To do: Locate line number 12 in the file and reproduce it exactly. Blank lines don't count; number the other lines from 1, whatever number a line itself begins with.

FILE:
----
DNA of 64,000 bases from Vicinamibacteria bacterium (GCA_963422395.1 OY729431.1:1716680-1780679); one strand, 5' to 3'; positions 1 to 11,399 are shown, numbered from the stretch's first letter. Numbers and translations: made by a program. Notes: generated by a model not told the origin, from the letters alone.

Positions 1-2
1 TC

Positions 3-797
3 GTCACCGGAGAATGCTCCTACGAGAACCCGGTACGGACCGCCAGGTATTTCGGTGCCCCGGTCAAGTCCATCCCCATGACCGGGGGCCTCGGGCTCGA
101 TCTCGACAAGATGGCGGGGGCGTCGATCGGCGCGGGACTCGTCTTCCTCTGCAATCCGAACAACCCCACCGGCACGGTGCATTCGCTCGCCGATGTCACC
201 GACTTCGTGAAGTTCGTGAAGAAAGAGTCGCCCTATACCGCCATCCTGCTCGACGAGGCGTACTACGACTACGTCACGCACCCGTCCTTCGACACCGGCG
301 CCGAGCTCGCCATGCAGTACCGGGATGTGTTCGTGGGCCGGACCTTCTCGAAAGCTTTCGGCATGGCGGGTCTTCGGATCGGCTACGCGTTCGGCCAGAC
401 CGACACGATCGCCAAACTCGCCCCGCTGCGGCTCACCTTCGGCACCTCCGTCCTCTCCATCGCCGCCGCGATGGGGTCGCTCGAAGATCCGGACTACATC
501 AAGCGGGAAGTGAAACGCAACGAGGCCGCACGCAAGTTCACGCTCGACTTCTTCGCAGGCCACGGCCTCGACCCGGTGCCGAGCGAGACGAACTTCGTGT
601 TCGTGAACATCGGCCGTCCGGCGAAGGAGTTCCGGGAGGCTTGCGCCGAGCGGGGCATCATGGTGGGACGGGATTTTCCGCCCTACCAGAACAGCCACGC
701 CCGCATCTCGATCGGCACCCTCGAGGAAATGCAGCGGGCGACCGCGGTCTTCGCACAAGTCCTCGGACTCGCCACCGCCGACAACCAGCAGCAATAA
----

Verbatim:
701 CCGCATCTCGATCGGCACCCTCGAGGAAATGCAGCGGGCGACCGCGGTCTTCGCACAAGTCCTCGGACTCGCCACCGCCGACAACCAGCAGCAATAA